“I have discovered that I am fierce.”
“I am brave enough to do this.”
Addiction is a disease, and it’s treatable. As with any chronic disease, the treatment for Substance Use Disorder (SUD) is unique to everyone. The goal is to end substance misuse and achieve overall wellness.
Whole-person wellness, which is critical to maintaining long-term recovery, includes:
- Overall physical health
- A healthy mind that can think clearly and manage emotions
- A living environment that is safe, clean, and feels like home
- Healthy relationships with friends, children, partners, and others
Are you a pregnant woman or a woman with children who is looking for information on treatment? AskPETRA can help. For more information, or to connect to one on one support, click here.
Supporting Someone in Treatment
Substance Use Disorder can place an undue burden on the family and friends of the person affected. Substance use can dominate the person with the disorder, affecting all their close relationships. Family and friends often try for months or years to convince their loved ones to enter treatment, and although this is the first step toward recovery there are many additional factors that support long-term wellness. Learning to live without substances is a dramatic change for the person with the illness.
Family and friends want to be helpful but are often unsure how. Consider the following:
- Educate yourself about Substance Use Disorder, including the treatment and recovery aspects. Understanding this is an illness that has affected how your loved one thinks, feels, and interacts with the world is critical.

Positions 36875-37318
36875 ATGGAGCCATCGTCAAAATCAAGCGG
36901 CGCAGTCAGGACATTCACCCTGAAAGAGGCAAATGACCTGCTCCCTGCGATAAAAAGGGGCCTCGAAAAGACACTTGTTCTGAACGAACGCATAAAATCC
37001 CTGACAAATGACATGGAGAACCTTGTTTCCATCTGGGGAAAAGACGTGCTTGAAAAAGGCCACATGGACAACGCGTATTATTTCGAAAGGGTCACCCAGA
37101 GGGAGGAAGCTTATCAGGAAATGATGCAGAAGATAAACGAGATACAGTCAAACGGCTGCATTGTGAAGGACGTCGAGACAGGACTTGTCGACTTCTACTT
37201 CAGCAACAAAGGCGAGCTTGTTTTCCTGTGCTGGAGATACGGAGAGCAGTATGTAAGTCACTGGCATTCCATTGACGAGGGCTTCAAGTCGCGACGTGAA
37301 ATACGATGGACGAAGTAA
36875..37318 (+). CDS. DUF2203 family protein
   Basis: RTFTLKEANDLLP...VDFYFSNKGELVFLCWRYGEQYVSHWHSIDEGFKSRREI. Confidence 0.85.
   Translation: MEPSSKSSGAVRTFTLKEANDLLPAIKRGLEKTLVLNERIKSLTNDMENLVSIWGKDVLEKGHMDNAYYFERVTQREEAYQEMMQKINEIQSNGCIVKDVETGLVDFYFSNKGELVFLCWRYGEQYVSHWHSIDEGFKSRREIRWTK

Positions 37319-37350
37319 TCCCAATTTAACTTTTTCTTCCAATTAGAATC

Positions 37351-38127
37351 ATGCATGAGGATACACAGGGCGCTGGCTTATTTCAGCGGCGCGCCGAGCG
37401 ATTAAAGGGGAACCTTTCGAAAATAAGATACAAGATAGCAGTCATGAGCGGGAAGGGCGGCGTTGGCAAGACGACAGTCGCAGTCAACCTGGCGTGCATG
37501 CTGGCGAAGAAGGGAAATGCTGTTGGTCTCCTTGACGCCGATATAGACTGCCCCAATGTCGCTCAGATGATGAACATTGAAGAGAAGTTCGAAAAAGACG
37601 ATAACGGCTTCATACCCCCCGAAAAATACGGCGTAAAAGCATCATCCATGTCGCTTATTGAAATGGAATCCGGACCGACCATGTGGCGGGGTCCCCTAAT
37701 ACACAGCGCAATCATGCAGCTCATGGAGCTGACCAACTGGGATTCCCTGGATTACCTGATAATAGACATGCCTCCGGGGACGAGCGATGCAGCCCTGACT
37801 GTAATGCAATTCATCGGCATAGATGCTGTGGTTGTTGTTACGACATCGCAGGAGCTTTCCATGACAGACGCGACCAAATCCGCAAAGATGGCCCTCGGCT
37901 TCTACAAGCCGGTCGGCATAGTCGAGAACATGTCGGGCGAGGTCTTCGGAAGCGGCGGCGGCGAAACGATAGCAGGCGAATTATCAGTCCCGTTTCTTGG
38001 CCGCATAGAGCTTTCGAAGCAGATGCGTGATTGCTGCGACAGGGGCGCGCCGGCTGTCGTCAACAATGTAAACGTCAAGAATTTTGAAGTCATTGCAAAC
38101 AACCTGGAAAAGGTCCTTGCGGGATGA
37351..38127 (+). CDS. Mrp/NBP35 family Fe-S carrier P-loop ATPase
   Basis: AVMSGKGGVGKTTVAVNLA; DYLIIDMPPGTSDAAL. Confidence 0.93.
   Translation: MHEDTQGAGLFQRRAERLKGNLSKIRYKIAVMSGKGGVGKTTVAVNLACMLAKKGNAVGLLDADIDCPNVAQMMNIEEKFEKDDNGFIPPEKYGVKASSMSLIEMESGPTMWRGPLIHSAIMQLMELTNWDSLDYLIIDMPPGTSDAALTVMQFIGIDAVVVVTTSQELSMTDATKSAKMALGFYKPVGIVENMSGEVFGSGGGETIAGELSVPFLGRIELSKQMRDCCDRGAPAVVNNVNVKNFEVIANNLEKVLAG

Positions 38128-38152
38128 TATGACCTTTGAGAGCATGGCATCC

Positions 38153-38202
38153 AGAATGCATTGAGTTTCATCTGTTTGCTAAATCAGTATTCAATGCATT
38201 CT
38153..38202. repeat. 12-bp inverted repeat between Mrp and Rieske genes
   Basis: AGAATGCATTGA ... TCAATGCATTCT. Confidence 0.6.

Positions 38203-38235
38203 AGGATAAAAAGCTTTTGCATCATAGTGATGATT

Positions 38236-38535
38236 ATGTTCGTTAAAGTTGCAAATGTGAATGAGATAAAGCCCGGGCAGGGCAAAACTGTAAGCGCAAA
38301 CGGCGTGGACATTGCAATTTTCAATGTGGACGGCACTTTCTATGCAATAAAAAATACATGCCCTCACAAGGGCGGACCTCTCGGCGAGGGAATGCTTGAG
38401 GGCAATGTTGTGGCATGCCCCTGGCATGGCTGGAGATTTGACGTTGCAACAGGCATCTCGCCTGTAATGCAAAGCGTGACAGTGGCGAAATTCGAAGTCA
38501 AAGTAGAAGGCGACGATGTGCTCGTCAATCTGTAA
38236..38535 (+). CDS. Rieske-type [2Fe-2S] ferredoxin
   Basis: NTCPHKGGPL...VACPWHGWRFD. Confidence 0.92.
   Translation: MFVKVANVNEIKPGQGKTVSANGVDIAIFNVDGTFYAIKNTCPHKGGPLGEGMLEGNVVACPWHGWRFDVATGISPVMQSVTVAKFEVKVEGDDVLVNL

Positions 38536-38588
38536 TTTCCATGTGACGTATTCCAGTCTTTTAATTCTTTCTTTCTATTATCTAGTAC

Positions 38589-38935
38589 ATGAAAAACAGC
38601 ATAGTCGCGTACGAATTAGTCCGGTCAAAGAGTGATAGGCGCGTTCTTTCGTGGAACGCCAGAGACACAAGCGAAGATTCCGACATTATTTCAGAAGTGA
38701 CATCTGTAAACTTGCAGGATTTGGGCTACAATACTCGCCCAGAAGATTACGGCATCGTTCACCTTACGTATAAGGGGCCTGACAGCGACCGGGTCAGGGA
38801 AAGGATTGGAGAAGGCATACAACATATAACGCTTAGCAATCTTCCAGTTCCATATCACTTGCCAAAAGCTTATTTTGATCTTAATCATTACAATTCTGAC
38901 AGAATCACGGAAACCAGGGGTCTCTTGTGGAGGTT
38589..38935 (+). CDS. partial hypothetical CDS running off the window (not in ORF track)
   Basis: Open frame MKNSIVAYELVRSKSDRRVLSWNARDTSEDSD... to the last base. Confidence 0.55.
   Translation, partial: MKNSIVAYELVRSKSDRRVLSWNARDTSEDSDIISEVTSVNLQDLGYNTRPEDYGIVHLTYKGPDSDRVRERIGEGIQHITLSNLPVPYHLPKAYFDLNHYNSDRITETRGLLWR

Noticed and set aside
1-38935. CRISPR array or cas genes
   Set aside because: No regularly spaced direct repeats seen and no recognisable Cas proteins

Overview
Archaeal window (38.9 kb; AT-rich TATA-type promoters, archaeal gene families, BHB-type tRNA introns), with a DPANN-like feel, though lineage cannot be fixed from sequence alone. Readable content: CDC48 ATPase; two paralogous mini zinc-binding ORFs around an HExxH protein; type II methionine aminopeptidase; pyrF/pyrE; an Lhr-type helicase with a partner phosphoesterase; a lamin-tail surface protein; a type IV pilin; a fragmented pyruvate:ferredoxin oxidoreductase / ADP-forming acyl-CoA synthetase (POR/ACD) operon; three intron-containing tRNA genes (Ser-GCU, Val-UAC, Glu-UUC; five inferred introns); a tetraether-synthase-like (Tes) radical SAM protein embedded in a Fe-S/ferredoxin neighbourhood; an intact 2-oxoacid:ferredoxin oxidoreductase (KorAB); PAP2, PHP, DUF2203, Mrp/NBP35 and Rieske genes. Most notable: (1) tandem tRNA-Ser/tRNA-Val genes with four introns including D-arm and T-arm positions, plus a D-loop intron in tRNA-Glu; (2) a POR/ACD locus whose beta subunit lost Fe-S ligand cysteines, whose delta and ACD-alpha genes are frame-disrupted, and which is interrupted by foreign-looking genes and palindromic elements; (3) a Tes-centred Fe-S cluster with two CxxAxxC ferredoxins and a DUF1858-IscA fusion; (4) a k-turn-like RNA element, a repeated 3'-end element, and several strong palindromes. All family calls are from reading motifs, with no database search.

- For many individuals, treatment is the first step, but they will still need to deal with the consequences of their previous actions. There may be financial issues, health problems, and the long process of rebuilding trust in relationships.
- Relapse is common, learn about relapse, know the signs, and how you will respond.
- Have reasonable expectations- recovery takes time. By knowing what to expect, you can help lessen the disappointment.
- Learn new communication skills that allow you to have non-blaming conversations with your loved one.
- Remove all addictive substances from the home.
- Understand that your loved one may not feel comfortable at social gatherings.
- Find new activities you can enjoy together.
- Don’t neglect yourself. Often family members have put their lives on hold to support someone with Substance Use Disorder. By re-prioritizing yourself, you can reduce resentment towards your loved one and model self-care.
- Find support for yourself. Joining others with the lived experience of loving someone with Substance Use Disorder is very helpful. You will gain the emotional support, understanding, and knowledge you need and have a safe place to share your feelings.